Wisdom while You Wait!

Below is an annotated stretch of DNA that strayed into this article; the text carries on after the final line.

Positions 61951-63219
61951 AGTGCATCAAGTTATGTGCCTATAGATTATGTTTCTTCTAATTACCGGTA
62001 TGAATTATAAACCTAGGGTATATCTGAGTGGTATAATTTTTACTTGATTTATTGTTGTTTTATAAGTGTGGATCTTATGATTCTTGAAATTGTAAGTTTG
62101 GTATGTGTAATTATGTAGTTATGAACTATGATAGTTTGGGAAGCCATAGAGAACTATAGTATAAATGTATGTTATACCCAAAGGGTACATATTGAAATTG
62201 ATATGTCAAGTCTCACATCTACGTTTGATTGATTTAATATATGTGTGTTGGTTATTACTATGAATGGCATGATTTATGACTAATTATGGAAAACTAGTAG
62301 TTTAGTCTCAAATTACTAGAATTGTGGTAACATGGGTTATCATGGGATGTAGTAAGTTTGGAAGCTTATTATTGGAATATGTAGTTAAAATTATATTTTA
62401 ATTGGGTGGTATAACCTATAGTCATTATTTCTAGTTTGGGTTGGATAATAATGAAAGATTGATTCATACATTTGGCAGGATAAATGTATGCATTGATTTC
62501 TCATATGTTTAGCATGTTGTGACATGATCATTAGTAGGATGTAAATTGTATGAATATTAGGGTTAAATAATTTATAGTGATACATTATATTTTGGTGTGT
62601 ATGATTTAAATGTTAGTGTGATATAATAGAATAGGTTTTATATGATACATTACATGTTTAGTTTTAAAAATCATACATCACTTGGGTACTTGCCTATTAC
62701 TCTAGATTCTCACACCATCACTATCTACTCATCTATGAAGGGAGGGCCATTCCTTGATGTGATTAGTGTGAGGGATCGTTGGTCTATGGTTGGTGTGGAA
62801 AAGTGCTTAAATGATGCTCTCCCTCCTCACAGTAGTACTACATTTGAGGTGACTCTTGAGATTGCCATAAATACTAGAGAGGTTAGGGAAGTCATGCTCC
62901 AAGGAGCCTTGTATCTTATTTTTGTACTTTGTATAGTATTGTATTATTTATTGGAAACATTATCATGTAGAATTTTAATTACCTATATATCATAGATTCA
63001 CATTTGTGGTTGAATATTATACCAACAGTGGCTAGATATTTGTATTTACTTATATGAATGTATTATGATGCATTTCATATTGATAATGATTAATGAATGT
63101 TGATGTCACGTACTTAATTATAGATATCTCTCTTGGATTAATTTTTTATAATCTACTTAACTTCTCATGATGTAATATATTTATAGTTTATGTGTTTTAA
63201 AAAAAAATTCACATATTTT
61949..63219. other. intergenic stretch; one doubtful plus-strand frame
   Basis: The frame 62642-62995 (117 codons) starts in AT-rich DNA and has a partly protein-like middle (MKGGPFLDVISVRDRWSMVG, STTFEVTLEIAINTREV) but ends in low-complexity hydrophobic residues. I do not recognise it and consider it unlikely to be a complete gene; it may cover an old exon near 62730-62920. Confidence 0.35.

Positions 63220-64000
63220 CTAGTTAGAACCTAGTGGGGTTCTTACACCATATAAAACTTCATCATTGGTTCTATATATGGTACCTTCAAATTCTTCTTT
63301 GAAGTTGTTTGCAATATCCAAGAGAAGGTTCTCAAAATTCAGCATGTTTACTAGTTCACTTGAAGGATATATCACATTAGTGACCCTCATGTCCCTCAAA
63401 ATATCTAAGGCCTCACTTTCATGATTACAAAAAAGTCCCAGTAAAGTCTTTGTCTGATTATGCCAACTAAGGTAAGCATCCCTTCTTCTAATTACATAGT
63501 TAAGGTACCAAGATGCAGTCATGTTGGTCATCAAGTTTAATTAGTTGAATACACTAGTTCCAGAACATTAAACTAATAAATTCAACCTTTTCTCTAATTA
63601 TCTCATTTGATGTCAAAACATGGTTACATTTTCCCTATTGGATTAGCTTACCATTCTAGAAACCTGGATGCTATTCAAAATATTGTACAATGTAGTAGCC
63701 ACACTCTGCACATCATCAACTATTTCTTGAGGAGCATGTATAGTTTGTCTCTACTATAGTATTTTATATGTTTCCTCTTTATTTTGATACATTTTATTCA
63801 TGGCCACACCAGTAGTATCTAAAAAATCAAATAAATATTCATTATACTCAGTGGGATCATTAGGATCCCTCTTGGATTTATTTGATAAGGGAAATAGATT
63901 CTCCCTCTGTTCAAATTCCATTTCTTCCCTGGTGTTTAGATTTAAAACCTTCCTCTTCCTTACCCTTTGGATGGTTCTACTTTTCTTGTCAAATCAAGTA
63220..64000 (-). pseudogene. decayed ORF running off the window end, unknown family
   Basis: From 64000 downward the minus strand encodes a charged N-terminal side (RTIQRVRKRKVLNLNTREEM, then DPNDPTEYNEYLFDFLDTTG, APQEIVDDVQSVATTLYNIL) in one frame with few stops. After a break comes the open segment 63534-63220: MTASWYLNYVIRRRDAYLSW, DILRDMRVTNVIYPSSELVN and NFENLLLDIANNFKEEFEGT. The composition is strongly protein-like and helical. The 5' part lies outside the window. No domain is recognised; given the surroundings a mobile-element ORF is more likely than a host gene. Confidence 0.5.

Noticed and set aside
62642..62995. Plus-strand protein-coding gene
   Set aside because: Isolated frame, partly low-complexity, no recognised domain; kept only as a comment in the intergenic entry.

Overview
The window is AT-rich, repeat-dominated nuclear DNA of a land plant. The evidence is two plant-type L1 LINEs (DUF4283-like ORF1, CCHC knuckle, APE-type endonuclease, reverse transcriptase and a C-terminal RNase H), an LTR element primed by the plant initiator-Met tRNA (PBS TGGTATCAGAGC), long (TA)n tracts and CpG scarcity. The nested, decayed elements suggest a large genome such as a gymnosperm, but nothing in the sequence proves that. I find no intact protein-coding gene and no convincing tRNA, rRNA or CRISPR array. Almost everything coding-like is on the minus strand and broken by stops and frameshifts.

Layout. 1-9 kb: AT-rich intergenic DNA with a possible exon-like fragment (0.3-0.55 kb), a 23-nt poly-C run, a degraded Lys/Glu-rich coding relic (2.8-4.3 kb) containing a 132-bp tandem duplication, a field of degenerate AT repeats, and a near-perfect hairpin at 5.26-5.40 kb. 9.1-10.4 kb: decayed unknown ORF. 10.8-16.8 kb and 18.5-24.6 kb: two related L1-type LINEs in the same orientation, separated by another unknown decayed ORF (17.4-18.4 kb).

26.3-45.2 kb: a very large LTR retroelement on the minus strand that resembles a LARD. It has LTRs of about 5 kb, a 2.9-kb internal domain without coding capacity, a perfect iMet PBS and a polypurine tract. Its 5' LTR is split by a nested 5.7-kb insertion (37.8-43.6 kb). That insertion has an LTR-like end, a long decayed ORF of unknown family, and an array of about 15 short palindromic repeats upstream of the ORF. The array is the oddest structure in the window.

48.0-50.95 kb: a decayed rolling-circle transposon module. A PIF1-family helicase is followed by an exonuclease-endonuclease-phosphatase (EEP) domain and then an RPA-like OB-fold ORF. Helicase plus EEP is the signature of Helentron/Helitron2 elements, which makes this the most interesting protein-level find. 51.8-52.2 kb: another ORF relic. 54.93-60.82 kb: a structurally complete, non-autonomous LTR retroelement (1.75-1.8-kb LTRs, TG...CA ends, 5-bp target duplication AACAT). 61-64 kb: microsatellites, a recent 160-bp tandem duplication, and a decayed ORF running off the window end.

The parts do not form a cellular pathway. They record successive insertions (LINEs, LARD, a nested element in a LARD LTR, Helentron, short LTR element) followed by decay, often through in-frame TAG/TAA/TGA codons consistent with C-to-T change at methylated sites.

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<ul><li><p>University of Northern Iowa</p><p>Wisdom while You Wait!Author(s): William Norwood BriganceSource: The North American Review, Vol. 226, No. 6 (Dec., 1928), pp. 751-757Published by: University of Northern IowaStable URL: http://www.jstor.org/stable/25110647 .Accessed: 12/06/2014 23:17</p><p>Your use of the JSTOR archive indicates your acceptance of the Terms &amp; Conditions of Use, available at .http://www.jstor.org/page/info/about/policies/terms.jsp</p><p> .JSTOR is a not-for-profit service that helps scholars, researchers, and students discover, use, and build upon a wide range ofcontent in a trusted digital archive. We use information technology and tools to increase productivity and facilitate new formsof scholarship. For more information about JSTOR, please contact support@jstor.org.</p><p> .</p><p>University of Northern Iowa is collaborating with JSTOR to digitize, preserve and extend access to The NorthAmerican Review.</p><p>http://www.jstor.org </p><p>This content downloaded from 91.229.229.49 on Thu, 12 Jun 2014 23:17:03 PMAll use subject to JSTOR Terms and Conditions</p><p>http://www.jstor.org/action/showPublisher?publisherCode=unihttp://www.jstor.org/stable/25110647?origin=JSTOR-pdfhttp://www.jstor.org/page/info/about/policies/terms.jsphttp://www.jstor.org/page/info/about/policies/terms.jsp</p></li><li><p>Wisdom While You Wait! </p><p>By William Norwood Brigance </p><p>Every minute, declared a profound philosopher, there is a sucker </p><p>born; in testimony of which observe this plain tale of the "quick and easy, send no money </p><p>" cult </p><p>jr ]f raining the higher physical I or intellectual faculties was once </p><p>**- supposed to be a process re </p><p>quiring years for its consummation. A </p><p>great singer, for example, purchased success at the high cost of training, </p><p>long and costly; and years, often, of </p><p>bitter adversity. A successful writer </p><p>developed through apprenticeship in that Spartan school wherein printed </p><p>rejection slips weeded out the unfit </p><p>and refined the methods of survivors. </p><p>Even with the great speakers whose </p><p>eloquence left its stamp upon our na </p><p>tional life, power of speech was ma </p><p>tured only from a long season of ef </p><p>fort and failure, often agonizing to the </p><p>audience as well as the speaker. But all of this, it would seem, be </p><p>longs to a Pliocene Era which now is </p><p>past. Such, at least, is the gospel </p><p>preached in this age of high voltage advertising by the publicity men of a certain stripe of correspondence schools and publishers. Verily they show us the kingdoms of the world and the glory of them, and offer us all </p><p>for the mere clipping of a coupon. </p><p>Would you have a Perfect Voice, or </p><p>know the Joys of Forceful Writing? </p><p>Then sign an enrollment blank. Or </p><p>perhaps you would prefer a College Education? Its concentrated extract </p><p>is yours in one volume. Simply pay the postman umpty dollars, plus </p><p>a few cents postage, as he brings it to your door. If you aspire not to any of these </p><p>attributes of distinction, then as </p><p>suredly, My Lords and Gentlemen </p><p>(whose careers are blighted by the in </p><p>ability to "say a few words" when </p><p>called upon in public), yours is the need of Mastery of Speech. Send for </p><p>the Amazing Booklet which reveals the method enabling one to "face the </p><p>largest audience without a trace of </p><p>stage fright" and to "dominate one </p><p>man or five thousand". </p><p>No </p><p>longer do these achievements </p><p>require study, application, natu </p><p>ral talents, or a foundation of learning. </p><p>They do not even require any money down. One merely signs his name at </p><p>the bottom of a letter conveniently written for him </p><p>? even to the fulsome </p><p>praise upon the promising merits of </p><p>the course to be taken. After that, the </p><p>"new and original short cut" makes </p><p>all things possible to the man who in </p><p>This content downloaded from 91.229.229.49 on Thu, 12 Jun 2014 23:17:03 PMAll use subject to JSTOR Terms and Conditions</p><p>http://www.jstor.org/page/info/about/policies/terms.jsp</p></li><li><p>752 THE NORTH AMERICAN REVIEW </p><p>vests fifteen minutes a day in the easy chair of his own home. </p><p>Such is the millennium foretold by this new cult. The Declaration of </p><p>Independence declared all men to be </p><p>equal, and this cult guarantees it or </p><p>offers "your money back" ? if you </p><p>can get it. More. The Holy Writ fore </p><p>told the age when the meek should in </p><p>herit the earth, and this cult has come </p><p>to fulfill the prophesy. Let us observe its mode of fulfill </p><p>ment. </p><p>Some years ago, I made my first </p><p>literary venture. This consisted of </p><p>offering, timidly and hopefully, to the editor of a great magazine the option </p><p>upon my first literary masterpiece. But somehow he thought less of the </p><p>option than I did. In fact, I now doubt if he even learned of it. The first manuscript reader saw </p><p>to that. </p><p>My masterpiece was returned with a </p><p>neat little printed card of regrets, ex </p><p>plaining that it was "unsuited to the </p><p>present needs" of this magazine. A </p><p>despair, dark and heavy, descended </p><p>upon my soul, tinged perhaps with </p><p>pity for the editor who had allowed </p><p>opportunity to knock unrecognized; </p><p>assuaged, however slightly, by visions </p><p>of a future day when genius would be </p><p>recognized and this editor would be </p><p>seechingly but vainly offer his gold for one short (oh, very short!) story to ap </p><p>pease the demand of his irate sub </p><p>scribers. </p><p>And before the darkness had lifted, Jezebel stood before me, pointing the </p><p>way to the fulfillment of this vision. Into my hands she delivered a letter </p><p>which explained all. It began: DO YOU WISH TO SEE YOUR STORIES IN PRINT? Then read this letter and act </p><p>now! </p><p>I delivered thanks unto the Lord for this manifestation of His wondrous </p><p>works. I read the letter. It said: </p><p>Do you wish to surprise your friends with </p><p>your gift of writing, and to amaze your em </p><p>ployer with your power of words? You have the "knack". By our marvellous new easy </p><p>method, fifteen minutes a day in your own </p><p>home will develop it. No longer need your manuscripts be re </p><p>turned. Instead, through your natural power of writing which can quickly be developed by </p><p>our new, original, and easy method, you can command wealth and fame. All you need </p><p>do is to ACT NOW! </p><p>For </p><p>two days the earth and the full ness thereof was mine. My delay </p><p>in answering the letter was not hesita </p><p>tion, but merely a pause that I might drink deeply, by anticipation, of the success so near to my hand. </p><p>But a second letter from another </p><p>city dealt this dream a staggering blow. </p><p>BEWARE OF QUACKS! </p><p>it warned. </p><p>There are many unscrupulous companies </p><p>professing to guarantee fame and wealth to </p><p>all aspiring writers who enroll in their courses. </p><p>They begin by assuring you that you have a natural "knack" of writing. They guarantee </p><p>that, by their "new and original easy method" this knack can be quickly developed. Such </p><p>companies are not composed of teachers, </p><p>critics, or writers. They are merely unscrupu lous swindlers after your money. </p><p>Thus was I saved by a hair's </p><p>breadth. Such intervention, I felt, must have been inspired, else how </p><p>could it have reached me at so timely a moment? With a surge of grateful emotion toward my new benefactor, I read confidently his offer to de </p><p>velop my ability in writing. Not every person, it seemed, had this ability. But this company's experts were </p><p>This content downloaded from 91.229.229.49 on Thu, 12 Jun 2014 23:17:03 PMAll use subject to JSTOR Terms and Conditions</p><p>http://www.jstor.org/page/info/about/policies/terms.jsp</p></li><li><p>WISDOM WHILE YOU WAIT! 753 </p><p>skilled in detecting such ability, and honest in turning away those who </p><p>lacked it. If I would submit to them a </p><p>specimen of my writing, they would </p><p>be delighted to give it personal at </p><p>tention. If these experts detected </p><p>therein any evidence of true genius for writing, the company would be </p><p>glad to enroll me in their training school for writers. </p><p>Ah, here was a test for which every </p><p>aspiring writer must yearn. It was a </p><p>chance to learn the truth ? </p><p>be that </p><p>truth sweet or bitter. If mine was not </p><p>the true genius for writing, far better </p><p>to learn it now than after years of </p><p>sickening effort. But if mine was that </p><p>true genius for writing, let the deluge of rejection slips come! What cared I for stupid editors and all their tribe? </p><p>Genius, from under a pyramid of re </p><p>jection slips, would arise triumphant. So upon the altar of judgment I </p><p>laid my masterpiece, and in suspense I awaited the sentence. </p><p>Soon it came. </p><p>The company's experts had read </p><p>my masterpiece. They found therein </p><p>evidences of true genius for writing. </p><p>They invited me to enroll in their school. It was a course of six months. </p><p>The price was forty-four dollars and </p><p>seventy-five cents. </p><p>It </p><p>is said that if lightning strikes once, it is an accident; if twice, it is </p><p>a coincidence; but if it strikes three </p><p>times, there is a cause. But I was re </p><p>freshingly ignorant of any cause. I </p><p>had never heard of mailing lists being collected and sold, at so much a </p><p>hundred. Never did I dream that other </p><p>eyes than the editor's own might have </p><p>viewed my literary masterpiece as it </p><p>passed through the routine of a great </p><p>editorial office. Much less did I sus </p><p>pect that at least one pair of eyes in this editorial office had viewed it with </p><p>more interest in the name and ad </p><p>dress than in its literary merit. </p><p>There </p><p>now came a third letter. </p><p>In dignified language, it warned me against enrolling in </p><p>courses for </p><p>short story writers. Some companies, of </p><p>course, were downright unscrupulous. Others were in a way honest. But all </p><p>exaggerated the merit of short story courses to authors. Their charges </p><p>were too high and every author, good or poor, must pay the same. They </p><p>made no effort to fit the special and </p><p>personal needs of each student. In </p><p>the nature of things, they could not. </p><p>Now this company, on the other </p><p>hand, gave no course whatever in </p><p>short story writing. It gave instead </p><p>personal assistence to its clients (note the word) in revising such manu </p><p>scripts as they cared to submit. Then, </p><p>using the influence and prestige which its name carried in editorial circles, it </p><p>undertook to market these manu </p><p>scripts. The price for its service was </p><p>reasonable and business-like ? </p><p>five </p><p>dollars for each consultation upon re </p><p>vision, a two-dollar advance deposit to cover expenses of mailing the man </p><p>uscript to editors, and a ten per cent, </p><p>fee on the selling price of the story. This latter, it was emphasized, was </p><p>not to be paid unless and until the </p><p>story was actually sold. </p><p>What could be fairer or more hon </p><p>est? The answer, of course, was, noth </p><p>ing. So in blessed relief at being de livered into the care of an honest </p><p>agent, I forwarded my masterpiece. With it went the five-dollar revision </p><p>fee and the two-dollar advance de </p><p>posit to cover mailing costs. It </p><p>brought a quick response. Indeed so </p><p>This content downloaded from 91.229.229.49 on Thu, 12 Jun 2014 23:17:03 PMAll use subject to JSTOR Terms and Conditions</p><p>http://www.jstor.org/page/info/about/policies/terms.jsp</p></li><li><p>754 THE NORTH AMERICAN REVIEW </p><p>excellent was the quality of my work, that from the manager himself came </p><p>high words of praise. I would under stand, of course, that it was not his </p><p>habit to write personally every author </p><p>who submitted manuscripts, but mine </p><p>showed such unusual promise that he </p><p>could not forego a word of encourage </p><p>ment. My story was "vivid", "mov </p><p>ing", original". The plot, in plan and </p><p>in execution, showed the traces of re </p><p>markable ability. There were rough spots, to be sure, common to ama </p><p>teurs, but the revision by their staff of </p><p>experts would care for such details. </p><p>Within a week or ten days, they would have the story in the hands of some editor whom their list showed to </p><p>be wanting a story of its particular type. Meanwhile did I have another man </p><p>uscript at hand, or perhaps several </p><p>more? If so, they would be happy in deed to handle them. </p><p>I </p><p>was safe at last in the hands of </p><p>friends, who were not only friends </p><p>but literary critics as well, able to rec </p><p>ognize merit wherever it was found. </p><p>May I be forgiven if, at that high moment, I felt more contempt than </p><p>pity for that editor of the great maga zine who lacked such acumen. </p><p>Hastily I wrote and forwarded a </p><p>second story, which in return evoked </p><p>equally high praise and the intima tion of another quick sale. And now </p><p>with confidence I awaited both the checks and the reputation. </p><p>Neither came. </p><p>The weeks rolled into months. </p><p>Twice I wrote inquiries and twice I received assuring replies. Once the </p><p>company requested a second deposit to cover additional mailing charges. </p><p>They received it post haste. And that ended the chapter. </p><p>Man is a gullible creature and a </p><p>glutton in the weakness. The "quick and easy, send no money" cult oper ates in many fields. One, for example, assures us that "a perfect voice is the </p><p>divine right of every human being". But the Divine Giver of this right, it would seem, needs the assistance of a </p><p>correspondence school to convert the </p><p>right into reality. Simple yet mysteri ous is their method; simple in that it is amazingly easy; mysterious in that </p><p>none but the correspondence school </p><p>givers of the Perfect Voice possess the secret. </p><p>We </p><p>are shown a picture of the </p><p>great Caruso, and told that the secret of his power lay in a highly devel </p><p>oped hyo-glossus muscle. We are told </p><p>that" the power of a Napoleon, the lure of a Cleopatra, the appeal of a Lin </p><p>coln, the fame of a Jenny Lind, lies in the development of one little muscle in the throat". Just that. We are sur </p><p>prised to learn that these celebrities </p><p>of history were not, however, prod ucts of this correspondence school. It </p><p>seems that Caruso and Jenny Lind </p><p>developed this amazing muscle in </p><p>spite of teachers and unknown to </p><p>themselves. As for the others, they lived and died in utter ignorance of </p><p>their source of power. Now to the uninitiated, an adver </p><p>tising display of some great singer who had graduated from this school </p><p>would seem more convincing. But of course even a One and Incarnate </p><p>Teacher of Voice has a right to be </p><p>modest about his own great pupils. Yet the modesty runs in no other </p><p>direction. Other teachers may have </p><p>trained Caruso, Lind, Patti, and Galli </p><p>Curci, but our Correspondence School </p><p>Givers of the Perfect Voice calmly </p><p>This content downloaded from 91.229.229.49 on Thu, 12 Jun 2014 23:17:03 PMAll use subject to JSTOR Terms and Conditions</p><p>http://www.jstor.org/page/info/about/policies/terms.jsp</p></li><li><p>WISDOM WHILE YOU WAIT! 755 </p><p>assure the gullible that they, and they </p><p>only, hold the mystic key to building great voices. They go a step farther, and solemnly assert that teaching by </p><p>mail is actually superior to teaching </p><p>by personal instruction. To clinch </p><p>these assertions, they offer to prove them, and so guarantee a one hundred </p><p>per cent, improvement to any and all </p><p>who enroll. By what standard do they measure this improvement? They do not say. To those who obey that im </p><p>pulse and mail the coupon asking for </p><p>further details, one of these schools answers in this manner: </p><p>A glorious tomorrow rests on your action </p><p>today. Deep down in your heart, isn't there a </p><p>wee sma* voice that tells you to look at the </p><p>stars ? to set out for the mountain top? </p><p>Who knows but what you have a gold mine buried in y...</p></li></ul>